Ehrman and Nazareth archeology—1

Links:     YouTube     Cleeng (for those who already paid to view)     Post-debate discussion (audio)     Vridar [Note: This post is also filed under the title “The Price-Ehrman debate—Pt. 3”.] Ehrman’s first order of business in the debate was to tackle the archeology of Nazareth. In the days since then he has also expressed himself more fully regarding Nazareth on his weblog. So, I will address Ehrman’s debate comments on Nazareth here, and his other comments on Nazareth in a separate post to follow this series. Without mentioning me by name, Ehrman asserted at the beginning of his opening statement: “One argument commonly found among mythicists is that since there was no Nazareth at the time of Jesus, it follows that Jesus of Nazareth could not have … Continue reading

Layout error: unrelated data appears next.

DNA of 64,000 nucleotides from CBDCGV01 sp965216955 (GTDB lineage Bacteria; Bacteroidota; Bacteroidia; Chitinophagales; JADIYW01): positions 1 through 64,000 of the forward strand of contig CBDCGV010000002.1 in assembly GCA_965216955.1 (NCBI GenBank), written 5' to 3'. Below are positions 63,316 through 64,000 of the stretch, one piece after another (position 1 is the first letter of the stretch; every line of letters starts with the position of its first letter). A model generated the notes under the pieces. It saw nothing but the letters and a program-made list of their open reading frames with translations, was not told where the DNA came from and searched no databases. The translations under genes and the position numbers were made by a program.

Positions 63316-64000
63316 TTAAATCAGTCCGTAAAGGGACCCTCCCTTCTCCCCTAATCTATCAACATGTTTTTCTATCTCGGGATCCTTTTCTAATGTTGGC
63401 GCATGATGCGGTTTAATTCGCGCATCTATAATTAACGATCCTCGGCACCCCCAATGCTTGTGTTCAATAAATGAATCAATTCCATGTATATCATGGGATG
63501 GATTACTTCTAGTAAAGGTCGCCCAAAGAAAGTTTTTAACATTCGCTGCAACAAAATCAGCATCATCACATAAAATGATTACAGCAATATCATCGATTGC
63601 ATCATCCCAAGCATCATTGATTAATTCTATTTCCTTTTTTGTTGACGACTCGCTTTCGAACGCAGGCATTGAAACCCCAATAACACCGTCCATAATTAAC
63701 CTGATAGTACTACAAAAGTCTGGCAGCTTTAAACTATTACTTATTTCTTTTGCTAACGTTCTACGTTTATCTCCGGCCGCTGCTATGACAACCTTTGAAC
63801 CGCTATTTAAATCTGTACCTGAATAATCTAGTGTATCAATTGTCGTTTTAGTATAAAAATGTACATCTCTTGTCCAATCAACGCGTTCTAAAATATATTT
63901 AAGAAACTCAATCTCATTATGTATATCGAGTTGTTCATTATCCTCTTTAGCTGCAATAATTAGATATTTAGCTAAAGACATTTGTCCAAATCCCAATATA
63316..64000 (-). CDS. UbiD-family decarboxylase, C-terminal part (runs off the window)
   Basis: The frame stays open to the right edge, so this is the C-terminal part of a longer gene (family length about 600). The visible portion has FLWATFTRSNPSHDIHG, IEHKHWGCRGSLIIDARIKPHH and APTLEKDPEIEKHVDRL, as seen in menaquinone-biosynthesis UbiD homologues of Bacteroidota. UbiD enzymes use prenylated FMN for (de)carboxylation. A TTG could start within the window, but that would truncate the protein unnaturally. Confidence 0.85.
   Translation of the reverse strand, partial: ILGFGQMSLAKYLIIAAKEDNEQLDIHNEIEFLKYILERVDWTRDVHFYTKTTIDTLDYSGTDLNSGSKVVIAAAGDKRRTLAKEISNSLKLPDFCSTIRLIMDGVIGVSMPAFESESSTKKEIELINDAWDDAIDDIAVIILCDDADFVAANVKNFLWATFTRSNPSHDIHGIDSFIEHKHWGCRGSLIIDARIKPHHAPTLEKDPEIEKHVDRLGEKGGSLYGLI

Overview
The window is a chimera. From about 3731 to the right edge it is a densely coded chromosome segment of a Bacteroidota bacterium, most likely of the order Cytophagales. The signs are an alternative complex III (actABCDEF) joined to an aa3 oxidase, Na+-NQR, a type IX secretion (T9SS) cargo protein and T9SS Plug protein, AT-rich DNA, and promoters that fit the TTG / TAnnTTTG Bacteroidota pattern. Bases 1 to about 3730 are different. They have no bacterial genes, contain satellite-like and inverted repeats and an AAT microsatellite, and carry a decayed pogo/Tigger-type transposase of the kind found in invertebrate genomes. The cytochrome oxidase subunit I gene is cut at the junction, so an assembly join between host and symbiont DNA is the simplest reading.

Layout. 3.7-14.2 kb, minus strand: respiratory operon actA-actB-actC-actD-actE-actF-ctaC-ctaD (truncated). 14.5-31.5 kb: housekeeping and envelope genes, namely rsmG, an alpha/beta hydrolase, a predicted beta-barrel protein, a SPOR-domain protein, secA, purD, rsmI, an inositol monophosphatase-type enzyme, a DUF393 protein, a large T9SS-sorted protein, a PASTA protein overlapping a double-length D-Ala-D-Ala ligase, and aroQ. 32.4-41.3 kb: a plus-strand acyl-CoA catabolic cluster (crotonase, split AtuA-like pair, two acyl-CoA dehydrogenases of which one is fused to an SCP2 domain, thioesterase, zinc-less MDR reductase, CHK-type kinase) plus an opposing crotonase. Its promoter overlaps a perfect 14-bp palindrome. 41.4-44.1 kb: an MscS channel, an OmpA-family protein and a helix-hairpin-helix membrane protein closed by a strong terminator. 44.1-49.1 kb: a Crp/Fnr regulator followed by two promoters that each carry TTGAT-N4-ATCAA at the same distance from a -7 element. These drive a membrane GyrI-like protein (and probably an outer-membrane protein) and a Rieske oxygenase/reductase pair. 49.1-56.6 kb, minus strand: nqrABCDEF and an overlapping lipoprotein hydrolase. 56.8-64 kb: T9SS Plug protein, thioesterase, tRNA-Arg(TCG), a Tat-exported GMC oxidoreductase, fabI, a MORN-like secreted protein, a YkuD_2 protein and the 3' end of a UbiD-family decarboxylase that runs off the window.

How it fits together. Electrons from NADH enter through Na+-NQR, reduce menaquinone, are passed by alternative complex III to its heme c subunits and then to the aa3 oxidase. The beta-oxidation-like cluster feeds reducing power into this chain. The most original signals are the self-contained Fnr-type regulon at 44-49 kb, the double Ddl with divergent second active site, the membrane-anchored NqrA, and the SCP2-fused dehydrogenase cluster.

The Price-Ehrman debate—Pt. 2

Links:     YouTube     Post-debate discussion (audio)     Vridar Mythicism is not “scholarly”? In the last post I mentioned that Jesus mythcists and historicists are talking past each other, and how I want to examine some underlying assumptions that may be the cause. So, here we’ll begin by looking at one little exchange that occurred in the debate. In the final cross-examination segment, Dillahunty asked “Why is mythicism not taken seriously?” Ehrman’s astonishing answer was simply an argumentum ad populum: “It’s not a question debated among scholars.” Wow. Of course, that has nothing to do with lack of evidence or even with history. The short exchange can be paraphrased like this: Dillahunty: Why is mythicism not taken seriously? Ehrman: Because it’s not [a question] taken seriously. … Continue reading